Treating long COVID is rife with guesswork - Dozens of major medical centers have established specialized COVID-19 clinics around the country. A crowdsourced project counted . But there’s no standard protocol for treating long COVID. And experts are casting a wide net for treatments, with few ready for formal clinical trials. It’s not clear just how many people have suffered from symptoms of long COVID. Estimates vary widely from study to study — often because the definition of long COVID itself varies. But the more conservative estimates still count millions of people with this condition. For some, the lingering symptoms are worse than the initial bout of COVID-19. Others, like Lucas, were on death’s door and experienced a roller-coaster recovery, much worse than expected, even after a long hospitalization. Symptoms vary widely. Lucas had brain fog, fatigue and depression. He’d start getting his energy back, then go try light yardwork and end up in the hospital with pneumonia.It wasn’t clear which ailments stemmed from being on a ventilator so long and which signaled the mysterious condition called long COVID. “I was wanting to go to work four months after I got home,” “I said, ‘You know what, just get up and go. You can’t drive. You can’t walk. But go in for an interview. Let’s see how that works,’” Rick did start working earlier this year, taking short-term assignments in his old field as a nursing home administrator. But he’s still on partial disability.Why has Rick mostly recovered while so many haven’t shaken the symptoms, even years later?“There is absolutely nothing anywhere that’s clear about long COVID,” said , an infectious disease specialist at the University of California, San Francisco. “We have a guess at how frequently it happens. But right now, everyone’s in a data-free zone.”Researchers like Deeks are trying to establish the condition’s underlying causes. Some of the theories include inflammation, autoimmunity, so-called microclots and bits of the virus left in the body. Deeks said institutions need more money to create regional centers of excellence to bring together physicians from various specialties to treat patients and research therapies.Patients say they are desperate and willing to try anything to feel normal again. And often they post personal anecdotes online.“I’m following this stuff on social media, looking for a home run,” Deeks said.The National Institutes of Health promises big advances soon through the , involving thousands of patients and hundreds of researchers. “Given the widespread and diverse impact the virus has on the human body, it is unlikely that there will be one cure, one treatment,” , director of the National Heart, Lung, and Blood Institute, told NPR. “It is important that we help find solutions for everyone. This is why there will be multiple clinical trials over the coming months.”Meanwhile, tension is building in the medical community over what appears to be a grab-bag approach in treating long COVID ahead of big clinical trials. Some clinicians hesitate to try therapies before they’re supported by research. , who oversees more than 2,000 long COVID patients at the Cleveland Clinic, said a bunch of one-patient experiments could muddy the waters for research. She said she encouraged her team to stick with “evidence-based medicine.”“I’d rather not be just kind of one-off trying things with people, because we really do need to get more data and evidence-based data,” she said. “We need to try to put things in some sort of a protocol moving forward.” It’s not that she lacks urgency. Englund experienced her own long COVID symptoms. She felt terrible for months after getting sick in 2020, “literally taking naps on the floor of my office in the afternoon,” she said.More than anything, she said, these long COVID clinics need to validate patients’ experiences with their illness and give them hope. She tries to stick with proven therapies. But other doctors are willing to throw all sorts of treatments at the wall to see what might stick.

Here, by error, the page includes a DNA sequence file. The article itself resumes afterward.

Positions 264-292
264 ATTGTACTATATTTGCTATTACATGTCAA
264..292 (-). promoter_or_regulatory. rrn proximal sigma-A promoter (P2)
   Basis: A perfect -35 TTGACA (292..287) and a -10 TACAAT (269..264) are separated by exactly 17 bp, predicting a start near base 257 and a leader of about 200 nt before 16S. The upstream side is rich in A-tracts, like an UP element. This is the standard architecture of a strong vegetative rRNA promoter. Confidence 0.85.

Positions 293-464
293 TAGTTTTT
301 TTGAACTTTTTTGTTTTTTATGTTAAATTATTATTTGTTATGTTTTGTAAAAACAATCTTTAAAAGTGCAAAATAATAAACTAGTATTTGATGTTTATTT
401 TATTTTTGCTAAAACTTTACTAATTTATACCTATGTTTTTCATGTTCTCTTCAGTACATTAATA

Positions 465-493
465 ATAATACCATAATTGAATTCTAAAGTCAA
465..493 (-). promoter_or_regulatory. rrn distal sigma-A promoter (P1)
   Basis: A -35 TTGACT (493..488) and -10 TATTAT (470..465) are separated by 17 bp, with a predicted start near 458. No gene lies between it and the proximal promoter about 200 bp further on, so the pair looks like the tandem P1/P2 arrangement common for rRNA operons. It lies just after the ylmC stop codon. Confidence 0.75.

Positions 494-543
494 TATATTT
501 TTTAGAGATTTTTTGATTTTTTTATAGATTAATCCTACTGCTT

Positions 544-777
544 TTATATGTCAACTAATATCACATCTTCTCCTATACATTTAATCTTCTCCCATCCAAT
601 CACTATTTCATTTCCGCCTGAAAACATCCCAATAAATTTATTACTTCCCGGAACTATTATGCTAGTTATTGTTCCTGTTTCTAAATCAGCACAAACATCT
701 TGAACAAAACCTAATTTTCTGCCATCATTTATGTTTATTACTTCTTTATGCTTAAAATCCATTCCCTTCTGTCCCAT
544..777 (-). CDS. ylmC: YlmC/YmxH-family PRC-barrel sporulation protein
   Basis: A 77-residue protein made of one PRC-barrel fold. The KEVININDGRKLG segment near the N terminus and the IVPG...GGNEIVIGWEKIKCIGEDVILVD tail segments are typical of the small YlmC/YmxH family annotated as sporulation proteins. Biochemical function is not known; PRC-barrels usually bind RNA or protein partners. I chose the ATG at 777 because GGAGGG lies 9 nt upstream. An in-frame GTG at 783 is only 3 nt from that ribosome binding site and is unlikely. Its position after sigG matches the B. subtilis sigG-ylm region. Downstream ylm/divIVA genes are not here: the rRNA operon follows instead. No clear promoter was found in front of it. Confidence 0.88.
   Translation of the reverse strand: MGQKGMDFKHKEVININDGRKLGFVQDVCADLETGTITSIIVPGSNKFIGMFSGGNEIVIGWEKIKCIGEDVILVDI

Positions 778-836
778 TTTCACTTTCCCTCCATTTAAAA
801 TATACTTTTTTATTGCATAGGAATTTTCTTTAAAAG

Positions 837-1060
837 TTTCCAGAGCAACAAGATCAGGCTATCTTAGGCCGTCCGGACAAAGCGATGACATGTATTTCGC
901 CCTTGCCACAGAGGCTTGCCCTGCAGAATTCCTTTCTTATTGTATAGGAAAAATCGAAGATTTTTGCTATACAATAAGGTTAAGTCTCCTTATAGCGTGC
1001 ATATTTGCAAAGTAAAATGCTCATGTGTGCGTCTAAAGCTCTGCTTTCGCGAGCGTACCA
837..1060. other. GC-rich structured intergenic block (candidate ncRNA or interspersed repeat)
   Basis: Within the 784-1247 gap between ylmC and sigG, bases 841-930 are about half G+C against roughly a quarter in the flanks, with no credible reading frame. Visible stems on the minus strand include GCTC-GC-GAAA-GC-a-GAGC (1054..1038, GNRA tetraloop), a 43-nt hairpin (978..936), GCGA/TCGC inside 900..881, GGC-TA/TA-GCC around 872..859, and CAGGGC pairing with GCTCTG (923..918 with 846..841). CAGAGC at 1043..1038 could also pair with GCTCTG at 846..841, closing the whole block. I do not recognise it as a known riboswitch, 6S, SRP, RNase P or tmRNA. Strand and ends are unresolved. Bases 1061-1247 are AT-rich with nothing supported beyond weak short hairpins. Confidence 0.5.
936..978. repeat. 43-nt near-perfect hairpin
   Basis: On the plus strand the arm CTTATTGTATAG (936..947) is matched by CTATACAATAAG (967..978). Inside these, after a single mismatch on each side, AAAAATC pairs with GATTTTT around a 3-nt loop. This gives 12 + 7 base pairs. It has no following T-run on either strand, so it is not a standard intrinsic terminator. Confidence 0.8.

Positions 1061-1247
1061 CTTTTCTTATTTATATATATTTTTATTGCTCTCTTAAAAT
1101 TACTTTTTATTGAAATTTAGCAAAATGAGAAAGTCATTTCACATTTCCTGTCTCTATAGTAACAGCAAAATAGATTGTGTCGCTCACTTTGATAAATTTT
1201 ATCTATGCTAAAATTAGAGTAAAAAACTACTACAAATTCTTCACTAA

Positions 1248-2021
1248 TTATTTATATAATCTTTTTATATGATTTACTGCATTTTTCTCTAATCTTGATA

Long covid has pushed brain fog into the spotlight - Haze. Slow. Drunk. Lost. These are the words some people use to describe “brain fog.”The condition, a form of cognitive dysfunction, has been plaguing people with certain chronic illnesses for years. But now, a new wave of people with long covid are experiencing it, casting a spotlight on the often debilitating condition.“It’s a moment where the public and the medical community are realizing that this is real. This is what happens after certain infections,” said Akiko Iwasaki, a professor of immunobiology at Yale University and a co-author of a review article on covid-19-related cognitive impairment.“I think it's their time to be recognized,” she said.Research shows a majority of people experiencing long-covid symptoms have reported brain fog — a collection of symptoms, including impaired attention, concentration, memory and processing speed. Iwasaki and Michelle Monje, a professor of neurology at Stanford University,examined more than 100 studies relevant to cognitive dysfunction after covid.They outlined six potential causes for covid-related cognitive dysfunction and concluded that a likely common cause is lung inflammation that causes inflammation in the brain and subsequently, the dysfunction of neural cells.Patients who have experienced brain fog, caused by a wide range of conditions, say the effects can be life-altering and devastating. They say it keeps them from many activities such as driving, biking and public speaking. Some have had to alter their work schedules or stop working entirely. And nearly all of them say it has forced them to rely on a notebook — keeping to-do lists that include the most basic tasks such as remembering to eat.Depending on the underlying cause, there are treatments for brain fog ranging from exercise protocols to cognitive rehabilitation, but there is no method proven to work for all patients.Dennis Kolson, a neurologist in the Penn Neuro COVID Clinic at the University of Pennsylvania, said that since the clinic opened last year, physicians have evaluated about 350 long-covid patients for complaints, including brain fog. He said people uniformly appreciated having the chance to talk with a physician who understands their symptoms. “'Am I like the others? Are you seeing people like me?’ I get that question every time,” Kolson said. “I say, nearly always, ‘Yes. You’re not alone.’ ”